How to Prevent Frostbite and Hypothermia
Prolonged exposure to low temperatures, wind or moisture - whether it is on a ski slope or in a stranded car - can result in cold-related illnesses such as frostbite and hypothermia. The National Safety Council offers these tips to help you spot and put a halt to these winter hazards:
How to detect and treat cold-related illnesses
Frostbite is the most common injury resulting from exposure to severe cold. Grey or yellowish patches on the affected areas characterize superficial frostbite. The skin remains soft and pliable, but becomes red and flaky after thawing. Treat superficial frostbite by taking the victim inside immediately and warming the affected areas with warm, not hot, water.
Deep frostbite usually affects the feet or hands and is characterized by waxy, pale, solid skin which may turn blue or purple upon thawing. Large blisters may also appear. Treat frostbite by moving the victim indoors and seeking medical attention immediately.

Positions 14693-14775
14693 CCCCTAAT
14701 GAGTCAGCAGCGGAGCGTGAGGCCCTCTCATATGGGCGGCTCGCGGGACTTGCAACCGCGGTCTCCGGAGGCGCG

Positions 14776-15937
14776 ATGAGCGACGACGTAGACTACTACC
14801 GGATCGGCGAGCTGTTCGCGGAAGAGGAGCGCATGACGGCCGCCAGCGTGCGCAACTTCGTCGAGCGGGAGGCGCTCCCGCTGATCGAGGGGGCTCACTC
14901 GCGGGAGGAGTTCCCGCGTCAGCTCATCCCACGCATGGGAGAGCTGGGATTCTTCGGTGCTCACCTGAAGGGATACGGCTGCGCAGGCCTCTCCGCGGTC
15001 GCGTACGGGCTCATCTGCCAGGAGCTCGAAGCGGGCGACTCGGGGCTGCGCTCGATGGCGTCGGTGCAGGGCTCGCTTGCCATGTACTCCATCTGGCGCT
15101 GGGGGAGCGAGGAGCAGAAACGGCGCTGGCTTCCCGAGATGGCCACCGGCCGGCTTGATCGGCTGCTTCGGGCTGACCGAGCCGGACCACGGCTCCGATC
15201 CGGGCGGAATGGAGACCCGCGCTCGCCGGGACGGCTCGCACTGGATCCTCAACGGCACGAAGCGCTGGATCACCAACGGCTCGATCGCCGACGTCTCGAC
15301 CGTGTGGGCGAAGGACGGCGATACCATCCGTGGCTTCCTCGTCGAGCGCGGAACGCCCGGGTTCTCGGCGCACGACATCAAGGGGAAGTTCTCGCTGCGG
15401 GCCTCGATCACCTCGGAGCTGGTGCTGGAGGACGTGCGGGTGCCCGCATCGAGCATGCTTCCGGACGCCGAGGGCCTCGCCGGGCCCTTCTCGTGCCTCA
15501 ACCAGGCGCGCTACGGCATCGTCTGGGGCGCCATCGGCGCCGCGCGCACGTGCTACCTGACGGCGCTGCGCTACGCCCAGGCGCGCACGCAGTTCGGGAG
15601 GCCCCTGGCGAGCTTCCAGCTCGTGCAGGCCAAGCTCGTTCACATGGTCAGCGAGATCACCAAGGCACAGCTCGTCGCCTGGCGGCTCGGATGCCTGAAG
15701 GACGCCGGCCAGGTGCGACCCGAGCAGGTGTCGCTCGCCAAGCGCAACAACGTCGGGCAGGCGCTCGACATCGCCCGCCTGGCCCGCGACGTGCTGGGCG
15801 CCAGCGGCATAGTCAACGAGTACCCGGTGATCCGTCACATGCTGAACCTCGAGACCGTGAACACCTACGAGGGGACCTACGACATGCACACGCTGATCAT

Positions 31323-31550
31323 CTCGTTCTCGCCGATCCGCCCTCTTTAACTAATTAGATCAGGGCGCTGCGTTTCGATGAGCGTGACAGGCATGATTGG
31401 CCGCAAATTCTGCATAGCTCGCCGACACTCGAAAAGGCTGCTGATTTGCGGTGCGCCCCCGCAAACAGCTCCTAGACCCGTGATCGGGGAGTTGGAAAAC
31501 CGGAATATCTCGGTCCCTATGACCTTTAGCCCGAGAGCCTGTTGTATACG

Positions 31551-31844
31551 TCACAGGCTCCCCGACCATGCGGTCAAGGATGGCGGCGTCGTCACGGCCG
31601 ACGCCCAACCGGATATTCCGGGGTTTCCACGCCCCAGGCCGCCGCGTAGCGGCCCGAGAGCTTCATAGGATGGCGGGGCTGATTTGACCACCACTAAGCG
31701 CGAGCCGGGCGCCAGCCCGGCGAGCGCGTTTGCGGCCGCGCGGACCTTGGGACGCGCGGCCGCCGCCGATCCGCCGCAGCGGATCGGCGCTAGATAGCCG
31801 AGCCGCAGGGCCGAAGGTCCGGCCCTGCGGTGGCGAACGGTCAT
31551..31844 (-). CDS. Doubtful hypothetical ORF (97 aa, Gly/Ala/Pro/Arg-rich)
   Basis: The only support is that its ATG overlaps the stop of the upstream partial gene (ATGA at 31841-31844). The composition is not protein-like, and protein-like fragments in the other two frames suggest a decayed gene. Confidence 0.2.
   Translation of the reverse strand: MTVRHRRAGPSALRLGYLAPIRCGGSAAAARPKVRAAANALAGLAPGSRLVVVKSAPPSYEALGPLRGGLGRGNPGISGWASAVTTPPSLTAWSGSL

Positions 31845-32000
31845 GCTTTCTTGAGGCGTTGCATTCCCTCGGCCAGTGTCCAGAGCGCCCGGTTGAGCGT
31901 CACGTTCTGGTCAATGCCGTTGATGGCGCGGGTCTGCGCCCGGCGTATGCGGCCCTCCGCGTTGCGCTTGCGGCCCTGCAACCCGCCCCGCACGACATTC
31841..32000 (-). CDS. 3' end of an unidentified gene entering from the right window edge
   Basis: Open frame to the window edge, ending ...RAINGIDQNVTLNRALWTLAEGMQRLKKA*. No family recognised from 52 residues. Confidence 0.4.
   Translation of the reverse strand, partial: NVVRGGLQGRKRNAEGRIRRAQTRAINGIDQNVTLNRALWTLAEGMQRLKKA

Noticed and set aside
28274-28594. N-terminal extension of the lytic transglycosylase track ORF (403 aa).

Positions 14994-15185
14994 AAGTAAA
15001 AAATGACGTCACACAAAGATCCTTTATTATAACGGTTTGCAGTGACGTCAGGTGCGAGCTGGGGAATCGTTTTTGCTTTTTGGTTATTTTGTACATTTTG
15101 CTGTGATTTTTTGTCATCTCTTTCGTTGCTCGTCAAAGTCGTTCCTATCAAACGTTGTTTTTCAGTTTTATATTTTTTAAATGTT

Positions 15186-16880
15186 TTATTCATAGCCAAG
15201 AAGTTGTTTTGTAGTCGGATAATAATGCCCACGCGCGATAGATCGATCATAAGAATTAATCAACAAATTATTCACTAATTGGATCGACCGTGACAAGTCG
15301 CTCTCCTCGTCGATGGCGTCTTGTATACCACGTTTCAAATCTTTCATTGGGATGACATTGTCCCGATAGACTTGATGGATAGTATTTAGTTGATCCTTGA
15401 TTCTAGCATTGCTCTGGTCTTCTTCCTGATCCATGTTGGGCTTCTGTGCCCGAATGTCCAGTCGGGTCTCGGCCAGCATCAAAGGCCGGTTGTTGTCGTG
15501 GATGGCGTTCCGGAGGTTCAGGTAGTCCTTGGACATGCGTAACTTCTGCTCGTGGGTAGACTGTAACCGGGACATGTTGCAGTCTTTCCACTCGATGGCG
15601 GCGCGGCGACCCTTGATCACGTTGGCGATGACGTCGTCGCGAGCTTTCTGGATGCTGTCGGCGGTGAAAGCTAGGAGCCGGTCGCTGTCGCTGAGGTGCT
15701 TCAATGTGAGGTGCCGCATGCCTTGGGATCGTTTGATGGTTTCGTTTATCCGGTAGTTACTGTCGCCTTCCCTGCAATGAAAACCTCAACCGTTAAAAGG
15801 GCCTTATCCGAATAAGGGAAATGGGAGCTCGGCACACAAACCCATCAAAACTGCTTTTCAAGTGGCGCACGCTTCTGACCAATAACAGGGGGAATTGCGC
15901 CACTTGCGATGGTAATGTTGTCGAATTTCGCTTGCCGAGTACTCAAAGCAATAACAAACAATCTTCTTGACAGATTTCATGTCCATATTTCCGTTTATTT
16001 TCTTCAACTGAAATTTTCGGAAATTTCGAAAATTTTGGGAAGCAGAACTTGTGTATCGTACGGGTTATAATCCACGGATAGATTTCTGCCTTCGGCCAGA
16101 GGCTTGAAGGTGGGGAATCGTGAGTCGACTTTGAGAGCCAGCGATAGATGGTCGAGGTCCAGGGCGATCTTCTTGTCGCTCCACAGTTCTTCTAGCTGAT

Hypothermia occurs when the body's temperature drops below 98.6 degrees Fahrenheit. Symptons of this condition include uncontrollable shivering, impaired speech and clumsy movements. Severe hypothermia may produce rigid muscles, dark and puffy skin, irregular heart and respiratory rates, and unconsciousness.
Treat hypothermia by protecting the victim from further heat loss and calling for immediate medical attention. Carefully remove the victim's clothing if it is wet, but avoid rubbing the victim's skin. Give artificial respiration or CPR (if you are trained) as necessary.
How to prevent cold-related illnesses
Avoid frostbite and hypothermia when you are exposed to cold termperatures by eating a well-balanced diet and drinking warm, non-alcoholic, caffeine-free liquids to maintain fluid levels.
Avoid becoming wet, as wet clothing loses 90 percent of its insulating value. Think ahead and wear warm clothing underneath rain gear.